A couple, a veteran and a dog come together in unlikely fashion at a Pennsylvania holiday arts and crafts festival.
STEPHANIE: Christmas City Village! I’d been dreaming of coming to this fabulous arts and crafts festival in downtown Bethlehem, Pennsylvania, for years. But December was always busy, and Bethlehem is a 90-minute drive from where we live. Marty and I had been particularly busy in 2016. Still, we planned a little getaway and finally made the trip.
MARTY: The SteelStacks building, once the heart of the Bethlehem Steel mill and now an arts center, was aglow with lights. The holiday spirit was all around. Yet Christmastime has been bittersweet ever since I lost my brother Mark in 2004. A lieutenant colonel in the Army, he’d been killed in Mosul, Iraq, a city he had taken pride in helping to rebuild. He was just 11 months older than me, and growing up, the two of us were as close as twins.
Mark was a big guy with a goofy sense of humor and a heart of gold. As adults, we’d never had enough time together, especially after his Army career took him far from home. Twelve years after his death, I still missed him every single day. At the holidays it hurt all the more.
STEPHANIE: I think Marty needed this getaway as much as I did. He’d gone through a lot the last several years. We strolled hand in hand through the rows of vendors at Christmas City Village. Marty bought me a gorgeous snowflake brooch. So romantic!
MARTY: After an hour or so we went to use the restrooms at the visitor center in the SteelStacks building. Just inside the center’s door sat two volunteers, a woman and a man, checking hand stamps to make sure people had paid admission. My eyes went to the big black dog lying at the man’s feet.
STEPHANIE: Marty and I love dogs. “What kind of dog is that?” I asked. “Is it okay if we pet him?” The dog was wearing a red service vest, so I knew to ask first.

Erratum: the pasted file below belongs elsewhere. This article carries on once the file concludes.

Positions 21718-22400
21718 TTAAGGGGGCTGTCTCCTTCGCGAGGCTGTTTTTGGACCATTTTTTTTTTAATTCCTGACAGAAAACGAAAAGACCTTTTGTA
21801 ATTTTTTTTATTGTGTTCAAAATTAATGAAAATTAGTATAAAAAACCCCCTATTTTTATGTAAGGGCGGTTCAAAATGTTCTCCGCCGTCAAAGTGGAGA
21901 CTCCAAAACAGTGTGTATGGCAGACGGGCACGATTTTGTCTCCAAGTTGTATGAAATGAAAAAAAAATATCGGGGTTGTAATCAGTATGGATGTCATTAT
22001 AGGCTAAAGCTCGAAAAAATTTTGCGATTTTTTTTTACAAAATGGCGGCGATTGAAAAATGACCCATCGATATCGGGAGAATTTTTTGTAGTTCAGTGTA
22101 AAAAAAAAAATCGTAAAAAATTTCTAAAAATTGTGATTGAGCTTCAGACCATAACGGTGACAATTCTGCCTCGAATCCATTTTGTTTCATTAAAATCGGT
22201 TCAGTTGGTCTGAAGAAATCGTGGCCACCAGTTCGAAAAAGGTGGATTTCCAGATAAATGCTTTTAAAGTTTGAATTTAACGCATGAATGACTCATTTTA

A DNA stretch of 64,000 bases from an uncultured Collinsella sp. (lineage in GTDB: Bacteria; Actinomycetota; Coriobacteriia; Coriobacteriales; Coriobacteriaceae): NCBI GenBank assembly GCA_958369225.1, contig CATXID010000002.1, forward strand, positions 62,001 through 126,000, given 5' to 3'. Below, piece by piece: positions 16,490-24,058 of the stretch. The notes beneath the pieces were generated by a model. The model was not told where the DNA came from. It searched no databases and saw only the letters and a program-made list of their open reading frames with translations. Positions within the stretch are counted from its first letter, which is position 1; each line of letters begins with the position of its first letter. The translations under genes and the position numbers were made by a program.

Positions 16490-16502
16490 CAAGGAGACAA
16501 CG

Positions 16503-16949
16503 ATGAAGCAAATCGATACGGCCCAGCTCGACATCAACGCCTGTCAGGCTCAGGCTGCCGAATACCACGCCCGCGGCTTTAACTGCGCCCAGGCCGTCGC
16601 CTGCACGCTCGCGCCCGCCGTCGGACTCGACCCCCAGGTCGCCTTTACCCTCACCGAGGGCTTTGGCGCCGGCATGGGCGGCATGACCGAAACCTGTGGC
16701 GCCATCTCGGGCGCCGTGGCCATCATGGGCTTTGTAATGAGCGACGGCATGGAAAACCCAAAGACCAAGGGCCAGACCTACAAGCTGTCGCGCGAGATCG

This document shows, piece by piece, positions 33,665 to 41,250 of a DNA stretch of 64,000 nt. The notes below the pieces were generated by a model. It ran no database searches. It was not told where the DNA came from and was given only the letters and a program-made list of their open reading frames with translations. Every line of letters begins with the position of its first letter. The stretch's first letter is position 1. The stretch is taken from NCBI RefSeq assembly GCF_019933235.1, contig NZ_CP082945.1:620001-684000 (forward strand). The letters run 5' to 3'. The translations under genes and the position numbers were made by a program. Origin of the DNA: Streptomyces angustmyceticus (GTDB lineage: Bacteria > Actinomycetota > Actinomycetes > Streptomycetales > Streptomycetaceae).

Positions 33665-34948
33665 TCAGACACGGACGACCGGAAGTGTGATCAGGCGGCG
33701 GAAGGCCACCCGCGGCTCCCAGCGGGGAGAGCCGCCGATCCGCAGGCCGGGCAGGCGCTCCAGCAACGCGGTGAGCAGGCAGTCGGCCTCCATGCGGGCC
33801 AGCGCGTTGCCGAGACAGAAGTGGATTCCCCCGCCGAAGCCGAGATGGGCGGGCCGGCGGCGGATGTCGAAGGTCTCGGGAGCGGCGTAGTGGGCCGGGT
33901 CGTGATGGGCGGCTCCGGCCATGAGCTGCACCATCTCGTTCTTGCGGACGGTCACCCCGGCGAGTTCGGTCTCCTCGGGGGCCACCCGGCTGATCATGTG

HAROLD: “He’s a mix,” I said. “Black Lab, Great Dane and bull mastiff.” People were always asking me about my dog. I’d had him for six months, and I couldn’t stop talking about him. “Go ahead, he loves to be petted.”
MARTY: I bent down, stroking his fur. Funny, Mark had owned the same three breeds of dogs when he’d died. That was one of his passions, taking in rescue dogs. He was always trying to make the world a better place.
HAROLD: “This dog saved my life,” I said. Somehow I felt as if I needed to tell this couple my story. “I joined the military out of high school. Never saw action, but those eight years were the best of my life. When I got out, I bought a truck and became a long-haul driver. I did well for myself. Then nine years ago I was driving through Ohio when I got a call. My dad had been in a motorcycle accident back in Pennsylvania. It didn’t look like he was going to make it.”
STEPHANIE: Our hearts really went out to him. I nodded, encouraging him to go on.
HAROLD: I told them more. “Dad lingered in the hospital for a year in a coma. Finally I made the decision to take him off life support. His wife fought me, said I’d killed him. The guilt ate at me. Then my truck died. I’d exhausted my savings on Dad’s medical bills and couldn’t fix it. I lost my job, my house. I tried to kill myself. I mean, what did I have to live for anymore?